Think of something you really want to change about your health, overall wellness. Something you believe would make life better. What have you been putting off? Maybe it’s that thing that you always use your favorite excuse to avoid. Got it? Good. Now let’s chat habits, habit-forming, avoidance and how to make a habit stick.
First things first, give yourself credit for all the great habits you already have. Do you already drink a ton of water? Exercise? Meditate? Floss? Get enough sleep? Yay! Don’t overlook the fact that you’re probably already killin’ it in a lot of areas of your life. We have a really bad tendency of focusing on all the areas in our lives where we’re “failing” and yes, I put that in quotes because your definition of failing is probably not actually failing, but, we can be so harsh on ourselves. So look at the good first, think of all of the healthy, constructive daily habits you already have. Pat yourself on the back, flaunt it, walk proud, be your own cheerleader.
Now, back to making that change. If you’re like me there’s probably something that you know would be so good for you but you just can’t make it happen on the regular. For me, it’s core work. God I hate core work. I can go a couple of days, sometimes weeks being so good and then…I skip a day, then another and another until it’s been 6 months since my last sit-up.
What makes some habits stick while others fail? Honestly, there are researchers out there that can give you copious amounts of data behind habit-forming so I’ll leave the nitty-gritty to them, but here’s the personal knowledge I’ve found on how to make a habit stick, for real.
Have Someone Hold You Accountable
Earth shattering, I know, but it really works. If, at the end of the day, you have to report to someone on whether or not you completed your task, don’t you think you’re more likely to do it? That’s why classes and trainers work so well, self-discipline is hard when you’re on an island.
Find support! Someone you can rely on to keep you honest.
The Harder and More Annoying The Task, The Longer It Takes To Stick
Continuing with the core work story. It sucks. I hate it with a passion and I’m pretty sure I’m not the only one. So I believe it requires more time consistently doing it in order to make it a true habit. This article found that it took approximately 66 days for a behavior to become automatic, but that was an average and fluctuated based on the person, the circumstance or the behavior.
Personally, I believe something like eating more vegetables seems a lot less daunting than doing crunches so my guess would be creating an eat more veggies habit would take less time to make concrete.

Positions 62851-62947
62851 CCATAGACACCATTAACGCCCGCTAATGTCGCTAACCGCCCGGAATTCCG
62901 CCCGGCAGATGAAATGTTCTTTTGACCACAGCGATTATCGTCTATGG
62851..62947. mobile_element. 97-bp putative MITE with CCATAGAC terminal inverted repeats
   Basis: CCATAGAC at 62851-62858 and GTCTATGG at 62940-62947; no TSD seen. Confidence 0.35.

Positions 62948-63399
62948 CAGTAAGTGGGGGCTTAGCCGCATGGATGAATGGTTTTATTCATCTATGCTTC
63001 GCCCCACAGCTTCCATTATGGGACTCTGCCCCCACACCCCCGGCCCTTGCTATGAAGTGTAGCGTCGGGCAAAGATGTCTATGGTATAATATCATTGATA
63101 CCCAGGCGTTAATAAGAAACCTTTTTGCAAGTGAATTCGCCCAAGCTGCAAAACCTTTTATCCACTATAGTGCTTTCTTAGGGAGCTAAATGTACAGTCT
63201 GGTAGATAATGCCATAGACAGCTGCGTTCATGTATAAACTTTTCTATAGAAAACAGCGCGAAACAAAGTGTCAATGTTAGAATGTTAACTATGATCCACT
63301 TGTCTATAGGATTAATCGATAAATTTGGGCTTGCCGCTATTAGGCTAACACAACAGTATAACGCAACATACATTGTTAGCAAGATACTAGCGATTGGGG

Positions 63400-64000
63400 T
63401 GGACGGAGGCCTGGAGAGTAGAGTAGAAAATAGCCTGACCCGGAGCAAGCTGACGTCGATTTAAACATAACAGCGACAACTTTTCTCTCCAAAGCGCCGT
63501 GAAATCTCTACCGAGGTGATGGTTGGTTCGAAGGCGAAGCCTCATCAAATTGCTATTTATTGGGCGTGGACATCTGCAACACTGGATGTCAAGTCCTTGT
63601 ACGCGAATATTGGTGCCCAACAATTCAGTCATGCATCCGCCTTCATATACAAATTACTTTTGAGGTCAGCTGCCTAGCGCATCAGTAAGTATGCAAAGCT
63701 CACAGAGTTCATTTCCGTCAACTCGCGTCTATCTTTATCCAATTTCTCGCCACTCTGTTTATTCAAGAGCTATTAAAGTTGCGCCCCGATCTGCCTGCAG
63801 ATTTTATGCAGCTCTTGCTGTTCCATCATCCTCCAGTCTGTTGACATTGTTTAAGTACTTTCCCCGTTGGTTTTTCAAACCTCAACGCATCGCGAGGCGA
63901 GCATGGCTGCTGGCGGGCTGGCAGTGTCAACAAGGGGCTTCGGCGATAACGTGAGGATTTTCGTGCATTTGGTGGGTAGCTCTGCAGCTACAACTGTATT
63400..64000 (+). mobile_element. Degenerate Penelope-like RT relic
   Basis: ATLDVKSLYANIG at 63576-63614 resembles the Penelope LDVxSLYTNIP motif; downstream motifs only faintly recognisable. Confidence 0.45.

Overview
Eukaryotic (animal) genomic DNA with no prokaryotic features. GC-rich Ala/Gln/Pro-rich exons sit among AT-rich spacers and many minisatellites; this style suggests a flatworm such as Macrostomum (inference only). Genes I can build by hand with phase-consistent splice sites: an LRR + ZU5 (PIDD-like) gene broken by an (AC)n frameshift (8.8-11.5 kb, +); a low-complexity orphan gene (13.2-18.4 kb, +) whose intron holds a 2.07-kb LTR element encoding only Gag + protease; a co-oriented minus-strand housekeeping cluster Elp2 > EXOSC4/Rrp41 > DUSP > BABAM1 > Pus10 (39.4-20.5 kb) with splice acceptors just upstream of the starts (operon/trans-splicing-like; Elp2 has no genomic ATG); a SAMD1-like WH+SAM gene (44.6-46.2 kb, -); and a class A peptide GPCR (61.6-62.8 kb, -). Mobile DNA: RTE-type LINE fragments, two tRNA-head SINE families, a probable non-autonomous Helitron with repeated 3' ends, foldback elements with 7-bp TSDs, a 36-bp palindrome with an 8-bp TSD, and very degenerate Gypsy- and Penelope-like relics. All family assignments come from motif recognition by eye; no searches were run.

Create a mini-habit
It’s hard to go from nothing to everything in one day. Is there a way to break down your habit into mini habits? Want to pick up running? Don’t force yourself to run 5 miles the first day. Start by committing to one lap around the track. See how you feel. Maybe you’re spent afterward, maybe you feel you can do more, maybe the next day you run two, three and so on.
Look for Patterns
When I was meeting with my career coach last fall she pointed out a pattern I have when making changes. I take stock of my life, get super fed up with something (be it a behavior or a situation), literally, call it dumb, and then decide it’s time to make a change.
After she mentioned this, I paid attention and sure enough there was the pattern: become aware, get fed up, call it dumb, make a change. I went through this process when I finally took the Facebook app off my phone, when I decided to revamp my blog and when I did the 24-hour no complaining challenge.
Look back on a habit that’s already ingrained in your life; how did you decide to make it a habit? What can you learn from your past behavior and put to good use for change now? Sometimes awareness can be a great catalyst for change.
Find motivation in others
Why are those extreme weight loss and house flipping shows so popular? We all love a good makeover story. Find someone who motivates you. Someone who has made a positive change in their lives. It doesn’t even need to be someone you know, just someone who exemplifies the behavior you want instill in your own life. Use this as inspiration and motivation to make your own healthy habits.
Today’s Makings Of Small Step: how have you’ve made a habit stick in the past? Can you use these learnings for your next forming habit?